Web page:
Charlie Crist is playing with electoral fire with his strongly articulated views on Cuba. Recent polling indicates that this position of Crist’s is problematic in a key demographic group which the former Governor and presumptive Democratic nominee must be more competitive with in order to regain the Governorship. It is also worth noting that Governor Crist’s Democratic Primary opponent Senator Nan Rich has taken a similar position and would likely face the same problems were she to be nominated.
While statewide public polling may indicate support for lifting the embargo and travel restrictions regarding Cuba, the intensity of opinion is on the side which wants to maintain the status quo. The reality that Crist now must grapple with is while a majority of Floridians may want to lift the embargo, many of those who do not want to lift it vote largely based on this issue. In other words, the intensity of those advocating keeping the embargo in place is higher than those advocating Crist’s view. Complicating matters further, a large number of those who vote for candidates based on this issue were potential Crist voters who supported President Obama in 2012. More on this shortly.
Charlie Crist is a pragmatic politician who generally has never held strong convictions on most issues so the decision to engage so aggressively on this is baffling. A political candidate like Crist whose primary motivation is getting elected forcefully articulating a policy position that puts his election in jeopardy is a serious concern. The advisers and consultants who pushed Crist to take a strong Cuba stand and articulate traveling to Cuba clearly did not do their homework with regards to Miami-Dade County.
While many progressive Democrats may believe lifting the embargo is the compassionate thing to do and that attitudes are changing based on anecdotal evidence, from a political standpoint it is murky territory for any statewide candidate in Florida. Historically, no candidate that has advocated lifting the embargo or who has talked so openly about traveling to Cuba has won statwide post-1970. Crist (or Rich) would be the first.
Attitudes on the embargo and travel restrictions have changed slightly in the Cuban-American community in Miami-Dade County. But a clear majority of Cuban-Americans in Miami-Dade still support the embargo and current travel restrictions per the Herald poll. The monolithic opposition to lifting the embargo that we saw in the mid 1990s when President Clinton in an attempt to win over this electorate strengthened restrictions has broken for sure, but a clear majority still favors the status quo.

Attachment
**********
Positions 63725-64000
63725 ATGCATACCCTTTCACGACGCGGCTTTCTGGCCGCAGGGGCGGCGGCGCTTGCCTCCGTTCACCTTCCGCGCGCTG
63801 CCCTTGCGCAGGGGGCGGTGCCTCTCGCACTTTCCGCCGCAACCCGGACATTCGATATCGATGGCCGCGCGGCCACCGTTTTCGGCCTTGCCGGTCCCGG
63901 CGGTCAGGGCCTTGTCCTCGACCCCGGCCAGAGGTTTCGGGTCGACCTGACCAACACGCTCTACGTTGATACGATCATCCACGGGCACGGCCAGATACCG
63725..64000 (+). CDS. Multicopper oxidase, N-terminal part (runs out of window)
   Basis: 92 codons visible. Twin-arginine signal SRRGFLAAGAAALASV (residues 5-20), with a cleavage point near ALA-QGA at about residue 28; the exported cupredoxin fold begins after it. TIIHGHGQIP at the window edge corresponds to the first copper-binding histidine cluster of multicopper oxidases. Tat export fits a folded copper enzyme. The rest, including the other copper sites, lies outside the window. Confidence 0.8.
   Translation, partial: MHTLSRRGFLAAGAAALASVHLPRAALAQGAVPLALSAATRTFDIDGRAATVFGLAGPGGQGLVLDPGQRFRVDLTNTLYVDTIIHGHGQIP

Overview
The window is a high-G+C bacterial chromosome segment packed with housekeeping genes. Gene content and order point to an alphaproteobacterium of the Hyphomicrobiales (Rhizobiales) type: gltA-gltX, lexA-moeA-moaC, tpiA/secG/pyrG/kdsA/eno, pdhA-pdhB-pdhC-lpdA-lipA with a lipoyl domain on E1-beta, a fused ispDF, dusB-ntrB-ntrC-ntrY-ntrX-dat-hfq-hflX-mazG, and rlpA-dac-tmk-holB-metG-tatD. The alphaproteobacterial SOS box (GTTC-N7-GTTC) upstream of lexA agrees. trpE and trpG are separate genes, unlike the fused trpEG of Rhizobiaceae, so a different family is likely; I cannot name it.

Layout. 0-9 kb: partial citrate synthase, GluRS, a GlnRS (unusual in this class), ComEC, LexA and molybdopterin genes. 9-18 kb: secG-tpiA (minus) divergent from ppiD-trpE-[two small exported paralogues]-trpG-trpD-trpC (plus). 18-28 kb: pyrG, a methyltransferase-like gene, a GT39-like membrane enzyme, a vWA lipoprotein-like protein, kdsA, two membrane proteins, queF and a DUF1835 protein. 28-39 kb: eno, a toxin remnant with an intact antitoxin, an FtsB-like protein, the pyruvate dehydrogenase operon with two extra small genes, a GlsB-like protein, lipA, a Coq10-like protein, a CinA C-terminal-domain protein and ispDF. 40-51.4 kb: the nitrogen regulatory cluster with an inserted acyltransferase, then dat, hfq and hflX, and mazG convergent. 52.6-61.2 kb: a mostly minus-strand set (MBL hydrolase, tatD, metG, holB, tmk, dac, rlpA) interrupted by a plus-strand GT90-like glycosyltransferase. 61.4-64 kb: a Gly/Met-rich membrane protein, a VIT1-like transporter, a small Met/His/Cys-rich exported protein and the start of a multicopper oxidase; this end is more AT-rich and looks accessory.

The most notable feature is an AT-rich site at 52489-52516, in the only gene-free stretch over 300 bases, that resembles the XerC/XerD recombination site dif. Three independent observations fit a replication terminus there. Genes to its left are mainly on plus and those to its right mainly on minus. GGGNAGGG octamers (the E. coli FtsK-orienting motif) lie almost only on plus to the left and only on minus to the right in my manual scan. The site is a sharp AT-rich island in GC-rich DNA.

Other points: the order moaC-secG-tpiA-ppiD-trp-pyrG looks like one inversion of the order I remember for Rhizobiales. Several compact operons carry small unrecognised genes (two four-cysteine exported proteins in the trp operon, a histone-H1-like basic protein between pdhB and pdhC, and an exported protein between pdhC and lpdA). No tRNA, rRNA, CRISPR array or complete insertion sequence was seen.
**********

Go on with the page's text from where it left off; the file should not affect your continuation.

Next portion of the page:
President Obama won 47% of the Cuban-American vote in 2012 up from 35% in 2008. This shift occurred while Obama’s numbers were consistently slipping among every other demographic group in the state of Florida. The increased vote share the President took out of Miami-Dade County in 2008 accounted for 65% of his margin of victory statewide. According to recent polling, Crist’s numbers in this community sit in the low 30s, a number that very well could provide Governor Scott with his margin of victory.
While the Cuban-American electorate is changing a two important factors account for why Republicans continue to be so successful among this group:
1- Older Cuban-American voters still have a disproportionate weight in the electorate. This generation continues to see the embargo one of a handful of issues that can determine what candidate to support. The vast majority in this demographic favor the status quo with regards to the embargo and travel restrictions.
2- Many newer Cuban-American immigrants (post 1990 let’s say) grew up in a culture without Democracy in Cuba. Thus while cultural attitudes may be more liberal on a number of issues, voter registration and engagement rates are not as high as the 1960’s or Mariel generation of immigrants.
It is worth noting that President Obama NEVER took a strong position on this matter while running. Certainly he’s made some tweaks to policy which are relatively minor compared to what Crist is advocating, but even in doing that, the President downplayed or never mentioned his views publicly. As a politician of the left, President Obama may have been perceived to be soft on the Cuban embargo but he never articulated a position similar to Crist’s, which allowed him to aggressively court voters in this community in 2012 that did not support him in 2008.
Governor Crist and the Democrats have also made the unwise decision to concede the Spanish language airwaves to Governor Scott and the Republicans at this early stage of the campaign. Governor Scott’s ads have been running on Spanish language TV since mid April. This is an exact reversal of 2012 when President Obama beat Governor Romney to Spanish language media by several months. No doubt this has also impacted Crist’s polling numbers but is likely a lesser factor when compared to the Cuban embargo.
Tomorrow we will discuss what Governor Crist can do to turn this situation around. How a talented politicians like Governor Crist can escape the box he has unwisely put himself in on this issue. Additionally we will look at how this problematic view of Crist’s may impact other Democrats running in Miami-Dade County if it is not dealt with wisely.